July 31 is National Jump for Jelly Beans Day

Today we celebrate the jelly bean.  While the official National Jelly Bean Day is in April, July 31st was dubbed National Jump for Jelly Beans Day. This favorite candy are typically small, very colorful, have a round beany shape, an inner jelly center with a crisp candy coat and are mostly made from sugar, pectin and cornstarch.

While jelly beans may have existed much longer, William Schrafft, a candyman from Boston first brought them some attention. He recommended that these treats should be given to soldiers as a treat during the Civil War. The first media mention of jelly beans came in 1905 from the Chicago Daily News. Around the 1930s, jelly beans became an Easter candy staple. The original flavors were limited, but in 1965 there was a new bean in town.

How Jelly Bellies are made:

Jelly Belly, a family owned business, comprised of candymakers for more than 100 years made a change from typical jelly beans.  Instead of merely flavoring the candy shell, they flavored the center as well.  Thus creating a stronger flavored bean that is incredibly popular and can have people fighting over their favorite varieties.

“It's true! Whenever you whip out a pack of Jelly Bellies, everyone is always immediately shouting out their favorite flavors. And everyone has one. Just as long as I'm getting some bubblegum, root beer, juicy pear and piña colada saved I'm good,” said Michael Freeby, a photographer from San Diego.

According to Jana Sanders Perry, communications manager for Jelly Belly Candy Company, while the sour varieties are popular with kids, the top three flavors are Very Cherry, Buttered Popcorn and Licorice.

Some fans were surprised that licorice was so popular, but apparently it is.

“I friggin' LOVE the black licorice flavored Bellies. Every time I'm at a party or an event where there are Jelly Bellies (and if an event doesn't have Bellies, what’s the point?). I will pick out every single black licorice flavored jelly and eat them throughout the night. And luckily for me, very few people seem to like them, so there's always tons of them to be had,” said Alex Blynn, a publicist from Brooklyn New York.

Like any candy that wants to keep relevant and get new fans, Jelly Belly keeps adding new flavors to the more than 100 flavor profile.  Recently, they added Organic Beans into their collection. Jelly Belly Organic Jelly Beans in ten are available assorted flavors and five sour flavors.

“We were also thrilled to move into the organic market earlier this year with the launch of Organic Jelly Beans and Organic Fruit Flavored Snacks,” said Sanders Perry. “Organic isn’t as much a trend as it is a lifestyle now.”

Healthy isn’t the only thing that’s new.  Inspired by Bertie Botts Every Flavor Beans from the Harry Potter series, gross flavors like vomit, dirt and booger were added to the collection. With the success of that came their invention Beanboozled.

“We’ve seen a lot of success with our BeanBoozled collection, a game with lookalike pairs of jelly beans in which one flavor in the pair is delicious and the other is intentionally unpleasant. There are more than one million YouTube videos with consumers playing the game! BeanBoozled is a different flavor experience than what you’d typically expect from Jelly Belly, but it’s so social and fun to play that it has grown tremendously in the last few years,” said Sanders Perry.

Gross Jelly Bean Challenge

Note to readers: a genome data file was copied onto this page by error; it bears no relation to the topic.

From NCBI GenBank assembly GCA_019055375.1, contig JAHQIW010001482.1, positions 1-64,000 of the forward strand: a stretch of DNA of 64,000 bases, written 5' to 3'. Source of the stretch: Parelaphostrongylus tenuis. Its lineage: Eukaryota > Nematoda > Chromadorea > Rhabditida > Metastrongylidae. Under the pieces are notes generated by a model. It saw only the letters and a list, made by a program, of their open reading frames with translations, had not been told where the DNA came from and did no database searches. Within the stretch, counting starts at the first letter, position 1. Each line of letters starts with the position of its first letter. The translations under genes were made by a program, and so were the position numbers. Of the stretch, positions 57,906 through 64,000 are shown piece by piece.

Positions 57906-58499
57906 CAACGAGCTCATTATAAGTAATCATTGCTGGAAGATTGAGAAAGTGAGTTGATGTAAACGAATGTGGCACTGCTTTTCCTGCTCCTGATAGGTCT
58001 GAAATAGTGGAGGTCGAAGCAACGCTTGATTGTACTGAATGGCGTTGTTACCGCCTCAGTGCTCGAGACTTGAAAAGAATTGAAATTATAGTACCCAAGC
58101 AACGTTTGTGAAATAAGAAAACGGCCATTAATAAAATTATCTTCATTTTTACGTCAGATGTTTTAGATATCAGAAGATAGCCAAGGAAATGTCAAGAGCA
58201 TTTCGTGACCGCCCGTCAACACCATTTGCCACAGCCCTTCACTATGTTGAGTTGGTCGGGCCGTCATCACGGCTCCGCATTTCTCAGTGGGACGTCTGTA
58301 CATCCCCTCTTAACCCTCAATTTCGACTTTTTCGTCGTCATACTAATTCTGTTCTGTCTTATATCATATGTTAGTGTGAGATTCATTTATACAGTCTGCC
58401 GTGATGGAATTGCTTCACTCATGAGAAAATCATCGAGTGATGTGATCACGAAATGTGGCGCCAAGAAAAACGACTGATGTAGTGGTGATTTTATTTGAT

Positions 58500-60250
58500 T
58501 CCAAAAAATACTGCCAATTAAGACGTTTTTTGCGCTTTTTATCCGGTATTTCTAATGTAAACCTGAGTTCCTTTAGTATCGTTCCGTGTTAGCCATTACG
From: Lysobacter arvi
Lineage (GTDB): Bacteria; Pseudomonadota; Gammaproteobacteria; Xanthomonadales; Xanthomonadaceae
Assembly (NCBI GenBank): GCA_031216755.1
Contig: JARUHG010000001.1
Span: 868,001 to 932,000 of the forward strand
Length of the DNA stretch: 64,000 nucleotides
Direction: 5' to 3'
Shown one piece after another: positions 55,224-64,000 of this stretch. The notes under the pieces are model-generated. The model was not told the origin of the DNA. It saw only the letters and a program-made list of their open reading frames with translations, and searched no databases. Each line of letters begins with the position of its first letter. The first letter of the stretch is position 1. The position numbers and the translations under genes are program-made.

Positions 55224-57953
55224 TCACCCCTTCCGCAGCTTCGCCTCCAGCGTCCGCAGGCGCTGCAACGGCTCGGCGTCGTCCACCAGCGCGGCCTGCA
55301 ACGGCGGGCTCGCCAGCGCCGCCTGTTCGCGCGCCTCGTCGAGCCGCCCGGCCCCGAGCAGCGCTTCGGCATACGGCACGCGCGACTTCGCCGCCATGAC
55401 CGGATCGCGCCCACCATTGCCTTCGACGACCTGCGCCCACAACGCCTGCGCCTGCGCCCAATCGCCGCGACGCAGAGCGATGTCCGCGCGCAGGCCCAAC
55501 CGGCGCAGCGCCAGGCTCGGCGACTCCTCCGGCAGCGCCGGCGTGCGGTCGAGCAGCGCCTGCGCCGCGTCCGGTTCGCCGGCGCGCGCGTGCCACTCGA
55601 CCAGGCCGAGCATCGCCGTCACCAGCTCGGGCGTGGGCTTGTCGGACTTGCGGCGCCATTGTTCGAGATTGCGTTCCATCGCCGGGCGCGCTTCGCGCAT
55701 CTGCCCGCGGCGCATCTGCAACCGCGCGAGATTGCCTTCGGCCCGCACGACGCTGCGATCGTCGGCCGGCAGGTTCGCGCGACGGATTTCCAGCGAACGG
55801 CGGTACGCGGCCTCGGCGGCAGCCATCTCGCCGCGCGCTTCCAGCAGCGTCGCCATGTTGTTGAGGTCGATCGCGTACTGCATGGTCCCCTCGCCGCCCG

People don’t just like to eat them.  People also make art with them. In fact, Jelly Belly has an art gallery of pictures made completely out of Jelly Bellies.

“Jelly Belly Art has been around in the 1980s. Today we work with an artist in residence to create large, beautiful mosaics made from Jelly Belly beans. We have so many colors to choose from, the candy makes a great artist’s palette. Each bean is placed by hand, and final pieces use around 15,000 Jelly Belly Beans. We also display some pieces from our private collection of Jelly Belly Art at our Visitor Centers to share with our guests,” said Sanders Perry.

 

 

Also, the popular guess the bean game has taken quite a turn as Kurt Heckman, President vCalc LLC from Frederick, MD developed counter to help win the game, but also teach some principles of math.

Here is the calculator:  https://www.vcalc.com/wiki/KurtHeckman/Jelly+Bean+Guess

“The world needs more jelly beans,” said Heckman.

Let’s all Jump for Jelly Beans.

 

 

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Michelle Tompkins

Michelle Tompkins is an award-winning media, PR and crisis communications professional with more than ten years experience with coverage in virtually every traditional and new media outlet. She is currently a communications and media strategist and writer, as well as the author of College Prowler: Guidebook for Columbia University. She served as the Media Relations Manager for the Girl Scouts of the USA where she managed all media and talking points, created social media strategy, trained executives and donors and served as the organization’s primary spokesperson, participating in daily interviews with local, regional, and national media outlets. She managed the media for the Let Me Know internet safety and Cyberbullying prevention campaign with Microsoft, as well as Girl Scouts’ centennial Year of the Girl To Get Her There celebration in 2012, which yielded more than 800 million earned media impressions. In addition to her extensive media experience, Michelle worked as a talent agent in Los Angeles, California, as well contracting as a digital content developer and her writing has appeared in newspapers and online. She is passionate about television, theater, classic movies, all things food and in-home entertaining. While she has lived and worked in NYC for more than a decade, she is from suburban Sacramento and gets back there often to watch the San Francisco Giants on TV with her family.